It’d be easy to end this piece (or start it) with “Whatever you do, don’t go to the new Cavalli Ibiza Lounge”. But you’d be missing out on one of life’s more memorable experiences. My best advice is to stay away before nightfall. And under no circumstances eat anything.
Most of the Cavalli Ibiza Lounge is open air and, before the Balearic dusk descends, it looks like David LaChapelle has been roped in as the wedding planner for the unlikely union of the late Lynn Perrie and a gay Blackpool hairdresser. It’s a kaleidoscopic mental breakdown of florals and leopard print and feathered table settings – Dubai on acid. Before sundown, when fairylights and the Cavalli vodka cocktails make the whole thing feel moderately enchanted, it looks like it was all thrown together by emptying out the dead stock of a few of the gaudier shops in the Kingsland Centre in Dalston. It’s not that it appears cheap (which it does), but that it looks like it might all be packed up in a box shortly after 3am and driven off in the back of a van.
We arrived about half an hour before sunset and were the only people there, marvelling at the boisterous, well-groomed, bare-torsoed youths dancing on daddy’s yacht, which was moored in the harbour on the other side of the hedge. We had a drink and lounged on the sofas until a Cavalli-clad waitress (who would have made Gisele look like something the cat dragged in) came over and ordered us to our table. “Erm … we haven’t finished our drinks,” we explained. And off she tottered, to strongarm someone else to their amuse bouche.
Half an hour later, we settled down for dinner. A few bits and bobs were distributed to share: octopus salad; foie gras with fig jam and toast; tuna, salmon and seabass carpaccio. All fine, all unremarkable. Airline-style, there was a choice of main course: “white fish” or “beef”. Feigning vegetarianism would be your better option. The fish was bland, the beef an abomination – a poor cut, poorly cooked, as if on a domestic grill, without skill or seasoning. “This wasn’t good,” I told the waitress who hadn’t asked my opinion to begin with, when she came to collect the plates. “Ah,” she replied, smiling. After I’d elaborated what was wrong with it she moved on, in total silence, to remove my neighbour’s barely touched but very much finished with fish.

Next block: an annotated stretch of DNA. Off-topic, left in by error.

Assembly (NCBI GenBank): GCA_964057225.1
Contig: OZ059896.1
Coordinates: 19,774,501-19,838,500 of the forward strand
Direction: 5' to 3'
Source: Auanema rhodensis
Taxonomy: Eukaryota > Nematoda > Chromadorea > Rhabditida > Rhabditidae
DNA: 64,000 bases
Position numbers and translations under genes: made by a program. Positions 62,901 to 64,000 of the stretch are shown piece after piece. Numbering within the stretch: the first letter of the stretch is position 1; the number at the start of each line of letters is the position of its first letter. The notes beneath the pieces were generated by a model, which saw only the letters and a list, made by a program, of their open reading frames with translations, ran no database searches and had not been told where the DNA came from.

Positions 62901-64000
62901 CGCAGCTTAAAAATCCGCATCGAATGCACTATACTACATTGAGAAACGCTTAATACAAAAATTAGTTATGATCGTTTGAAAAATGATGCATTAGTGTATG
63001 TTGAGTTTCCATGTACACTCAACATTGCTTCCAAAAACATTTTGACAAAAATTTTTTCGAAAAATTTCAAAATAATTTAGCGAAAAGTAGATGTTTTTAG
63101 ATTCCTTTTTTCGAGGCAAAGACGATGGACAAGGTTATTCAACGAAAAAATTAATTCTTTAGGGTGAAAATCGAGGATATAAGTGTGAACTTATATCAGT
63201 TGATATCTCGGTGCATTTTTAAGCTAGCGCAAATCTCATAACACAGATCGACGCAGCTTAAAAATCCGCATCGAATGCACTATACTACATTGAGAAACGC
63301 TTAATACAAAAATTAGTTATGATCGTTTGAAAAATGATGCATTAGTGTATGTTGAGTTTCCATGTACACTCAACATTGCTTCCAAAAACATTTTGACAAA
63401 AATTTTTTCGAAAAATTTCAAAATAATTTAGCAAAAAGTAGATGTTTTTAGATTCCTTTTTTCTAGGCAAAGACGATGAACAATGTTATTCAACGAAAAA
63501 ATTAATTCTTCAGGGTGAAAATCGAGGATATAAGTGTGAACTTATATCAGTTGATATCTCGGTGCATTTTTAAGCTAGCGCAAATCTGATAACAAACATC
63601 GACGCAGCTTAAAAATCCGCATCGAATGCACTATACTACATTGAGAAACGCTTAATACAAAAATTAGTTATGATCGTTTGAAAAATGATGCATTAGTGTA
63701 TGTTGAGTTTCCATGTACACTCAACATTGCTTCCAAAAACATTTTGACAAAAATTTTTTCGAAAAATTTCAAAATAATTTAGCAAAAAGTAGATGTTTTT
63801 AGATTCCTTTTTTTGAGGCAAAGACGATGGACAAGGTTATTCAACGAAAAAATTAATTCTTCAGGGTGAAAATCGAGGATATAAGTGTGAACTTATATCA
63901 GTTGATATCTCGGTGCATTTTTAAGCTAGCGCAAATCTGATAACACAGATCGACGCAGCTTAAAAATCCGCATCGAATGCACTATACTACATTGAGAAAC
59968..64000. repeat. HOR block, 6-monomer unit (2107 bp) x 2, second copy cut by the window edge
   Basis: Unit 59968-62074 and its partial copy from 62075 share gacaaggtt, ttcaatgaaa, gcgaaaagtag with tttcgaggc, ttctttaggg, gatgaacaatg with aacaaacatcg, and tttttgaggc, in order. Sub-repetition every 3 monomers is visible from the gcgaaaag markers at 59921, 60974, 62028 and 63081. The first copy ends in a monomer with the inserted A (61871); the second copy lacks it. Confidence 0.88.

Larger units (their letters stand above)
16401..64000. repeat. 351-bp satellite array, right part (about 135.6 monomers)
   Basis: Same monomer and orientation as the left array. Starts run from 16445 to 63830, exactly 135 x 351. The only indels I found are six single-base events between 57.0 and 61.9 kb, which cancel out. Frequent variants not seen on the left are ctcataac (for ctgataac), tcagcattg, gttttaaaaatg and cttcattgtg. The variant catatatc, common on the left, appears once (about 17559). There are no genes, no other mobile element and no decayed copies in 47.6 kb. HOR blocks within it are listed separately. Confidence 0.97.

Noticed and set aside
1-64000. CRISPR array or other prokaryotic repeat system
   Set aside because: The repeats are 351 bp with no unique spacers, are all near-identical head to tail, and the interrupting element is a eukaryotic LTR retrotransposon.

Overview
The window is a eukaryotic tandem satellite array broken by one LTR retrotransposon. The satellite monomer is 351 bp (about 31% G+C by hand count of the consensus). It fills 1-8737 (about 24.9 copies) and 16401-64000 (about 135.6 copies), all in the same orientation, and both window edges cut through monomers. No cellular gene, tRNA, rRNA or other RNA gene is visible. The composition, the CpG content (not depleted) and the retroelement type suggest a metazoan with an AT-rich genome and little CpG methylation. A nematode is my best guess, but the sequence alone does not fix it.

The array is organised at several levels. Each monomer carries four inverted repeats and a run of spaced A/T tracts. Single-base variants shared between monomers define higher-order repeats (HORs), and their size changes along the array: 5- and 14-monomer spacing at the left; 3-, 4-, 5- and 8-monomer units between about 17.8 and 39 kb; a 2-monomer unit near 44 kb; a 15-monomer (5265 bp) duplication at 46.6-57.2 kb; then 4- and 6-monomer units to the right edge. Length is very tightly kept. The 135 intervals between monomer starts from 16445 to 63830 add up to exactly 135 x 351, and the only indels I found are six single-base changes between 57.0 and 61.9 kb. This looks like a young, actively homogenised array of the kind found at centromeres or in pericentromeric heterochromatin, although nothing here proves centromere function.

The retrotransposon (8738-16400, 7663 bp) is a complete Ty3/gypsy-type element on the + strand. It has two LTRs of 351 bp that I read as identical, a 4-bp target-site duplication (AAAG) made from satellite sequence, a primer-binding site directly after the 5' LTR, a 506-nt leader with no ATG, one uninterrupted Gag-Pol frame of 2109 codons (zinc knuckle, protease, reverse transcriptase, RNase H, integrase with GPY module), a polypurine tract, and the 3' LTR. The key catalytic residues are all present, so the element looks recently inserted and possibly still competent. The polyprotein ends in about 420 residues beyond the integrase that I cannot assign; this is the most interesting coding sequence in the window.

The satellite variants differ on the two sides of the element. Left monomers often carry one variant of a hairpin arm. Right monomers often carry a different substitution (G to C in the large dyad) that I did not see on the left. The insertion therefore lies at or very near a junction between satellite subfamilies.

Cavalli himself knows it too, because on the night I was there, he was propped up in the garden, like a kind of permatanned Eurotrash deity
Despite first appearances, the Cavalli Ibiza Lounge isn’t just an outdoor version of Caesars nightclub (RIP) in Streatham – though the male guests do opt for the shirts-n’-slacks-n’-no-jacket combo that made up the queue in SW2 on a Saturday for so many years. It’s far, far fancier. Promoters include Le Baron, which is a brand name that gets celestial bells ringing for a certain kind of Armand de Brignac-swilling crowd – though they are different bells chiming for me, since my sole experience of Le Baron’s Paris mothership involved an altercation with the Gallic-shrugging doorman and approximately three minutes inside, marvelling at the elite Parisians frugging away – without any discernible sense of irony – to “Rabbit” by Chas & Dave.
The music in the inside club area at the Cavalli Ibiza Lounge offers few surprises. It’s low-key, warm, Balearic and striving to be “classy” and – for what it is – it works. There’s some Prince and Talking Heads and a few Paradise Garage-style 12 inches. God knows what the obsession with in Ibiza for Chris Isaak’s “Wicked Game”: I heard it six times in 48 hours. The seating is reserved for bottle service, and the women dancing around an invisible handbag are all dressed up to the nines and then some. (How can any woman, I marvelled, even a six-foot glamazon, stride at such a pace in such vertiginous heels?)
And here’s the real point of coming to the Cavalli Ibiza Lounge: the people watching. There might be a gold throne to the side of the DJ booth, but there’s nothing provincial about the patrons. These really are some of Europe’s most gorgeous and privileged people, having a big night out and clearly a good time. Cavalli himself knows it too, because on the night I was there, he was propped up in the garden, like a kind of permatanned Eurotrash deity – part lothario, part bog body – posing for pictures with anyone who wanted to drape their arms around him. “Beautiful… beautiful…” he muttered, as one Louboutin-heeled woman unhooked herself from him and another took her place. “Beautiful… beautiful… you’re all beautiful.” C
Cavalli Ibiza Lounge, Paseo Juan Carlos 1, 13, Ibiza, Baleares
+34 971 192 197; ibizacavalliclub.com